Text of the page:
Wednesday, August 12, 2009

Our impending future?

I've been reading a fascinating book by Jeff Howe called Crowdsourcing. It documents the history and current iterations of a phenomena that is influencing, transforming, and one might say revolutionizing everything from how ornithologists collect data to how t-shirts are sold. It would be foolish to think that libraries are not effected by this emerging reality of utilizing the "crowd" to accomplish infinitely more than can be done with our own limited resources.

In a great (albeit long) post on the blog In the Library with a Lead Pipe Ross Singer points to this:

Joe Lucia, the University Librarian at Villanova made an intriguing and provocative statement on the NGC4LIB mailing list two years ago with this:

“What if, in the U.S., 50 ARL libraries, 20 large public libraries, 20 medium-sized academic libraries, and 20 Oberlin group libraries anted up one full-time technology position for collaborative open source development. That’s 110 developers working on library applications with robust, quickly-implemented current Web technology…. Instead of being technology followers, I venture to say that libraries might once again become leaders…."

Singer goes on to expound on the idea within the context of public libraries, but I think what he adds to Lucia's statement is completely relevant to academic libraries as well. It seems to me that this kind of collective effort coupled with input from the "crowd" of interested, willing, and talented patrons will become imperative to creating tools that we could never dream of on our own.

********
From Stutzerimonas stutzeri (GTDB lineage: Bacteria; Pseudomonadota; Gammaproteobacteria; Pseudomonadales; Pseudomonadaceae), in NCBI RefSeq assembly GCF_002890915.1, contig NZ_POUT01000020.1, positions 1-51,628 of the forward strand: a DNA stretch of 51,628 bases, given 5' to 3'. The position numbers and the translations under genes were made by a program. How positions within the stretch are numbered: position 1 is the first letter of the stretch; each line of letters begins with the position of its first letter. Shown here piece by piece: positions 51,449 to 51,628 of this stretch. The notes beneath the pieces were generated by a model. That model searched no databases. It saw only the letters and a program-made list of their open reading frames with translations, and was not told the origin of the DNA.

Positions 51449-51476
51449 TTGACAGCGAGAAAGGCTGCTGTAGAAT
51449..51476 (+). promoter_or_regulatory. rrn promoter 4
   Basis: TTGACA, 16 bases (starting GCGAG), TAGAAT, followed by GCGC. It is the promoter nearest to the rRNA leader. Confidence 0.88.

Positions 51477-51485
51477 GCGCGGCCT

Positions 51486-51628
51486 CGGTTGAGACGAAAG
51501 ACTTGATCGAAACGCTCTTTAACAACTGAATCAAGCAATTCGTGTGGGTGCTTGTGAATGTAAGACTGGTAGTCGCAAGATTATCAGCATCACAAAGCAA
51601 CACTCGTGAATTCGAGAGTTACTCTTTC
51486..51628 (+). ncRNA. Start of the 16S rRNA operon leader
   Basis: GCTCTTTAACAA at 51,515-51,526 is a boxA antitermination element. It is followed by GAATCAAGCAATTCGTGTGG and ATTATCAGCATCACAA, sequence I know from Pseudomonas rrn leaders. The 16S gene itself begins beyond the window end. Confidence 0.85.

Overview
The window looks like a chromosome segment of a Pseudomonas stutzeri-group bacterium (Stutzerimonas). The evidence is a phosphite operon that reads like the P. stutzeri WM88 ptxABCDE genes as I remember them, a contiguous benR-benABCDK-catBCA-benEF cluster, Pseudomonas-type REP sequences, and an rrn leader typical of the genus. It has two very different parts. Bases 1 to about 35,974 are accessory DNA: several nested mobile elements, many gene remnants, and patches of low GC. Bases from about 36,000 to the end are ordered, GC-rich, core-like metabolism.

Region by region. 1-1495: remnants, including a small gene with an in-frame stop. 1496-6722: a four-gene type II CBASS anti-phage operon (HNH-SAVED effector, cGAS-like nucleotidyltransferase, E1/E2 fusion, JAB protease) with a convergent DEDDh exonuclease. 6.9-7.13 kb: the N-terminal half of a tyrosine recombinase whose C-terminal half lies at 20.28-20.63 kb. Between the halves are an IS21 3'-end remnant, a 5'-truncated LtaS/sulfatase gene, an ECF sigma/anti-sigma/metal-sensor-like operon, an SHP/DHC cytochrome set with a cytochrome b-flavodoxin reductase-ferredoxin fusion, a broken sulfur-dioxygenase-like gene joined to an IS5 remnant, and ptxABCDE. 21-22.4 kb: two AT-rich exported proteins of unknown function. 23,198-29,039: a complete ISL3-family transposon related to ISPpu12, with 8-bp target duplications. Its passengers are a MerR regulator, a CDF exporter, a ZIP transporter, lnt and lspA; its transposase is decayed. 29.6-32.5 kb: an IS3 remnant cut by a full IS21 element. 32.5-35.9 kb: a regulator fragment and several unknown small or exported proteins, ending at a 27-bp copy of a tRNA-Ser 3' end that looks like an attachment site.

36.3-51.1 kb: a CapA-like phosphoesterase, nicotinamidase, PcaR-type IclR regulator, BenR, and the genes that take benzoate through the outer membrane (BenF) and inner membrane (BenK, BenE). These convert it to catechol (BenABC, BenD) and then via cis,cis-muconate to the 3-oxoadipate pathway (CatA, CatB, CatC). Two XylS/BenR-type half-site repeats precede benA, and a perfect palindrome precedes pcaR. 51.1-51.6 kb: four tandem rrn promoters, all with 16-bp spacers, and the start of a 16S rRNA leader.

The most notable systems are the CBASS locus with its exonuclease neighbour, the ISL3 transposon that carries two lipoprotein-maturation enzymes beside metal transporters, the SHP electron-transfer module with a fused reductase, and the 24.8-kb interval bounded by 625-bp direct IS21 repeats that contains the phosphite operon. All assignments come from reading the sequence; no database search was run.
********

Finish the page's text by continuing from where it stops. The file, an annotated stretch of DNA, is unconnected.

1 comment:

  1. Thanks for this great post, Karl. You've definitely piqued my interest in Jeff Howe's book and Ross Singer's post.

    I'm such a visual learner so I just had to see if there is a Jeff Howe YouTube video- sure enough there is.

    In the meantime, the concept of "crowdsourcing" made me think of the crowdsourcing that volunteer organizations have done for years. No? Wonder if Mr. Howe mentions volunteers as crowdsourcers in his work.

    ReplyDelete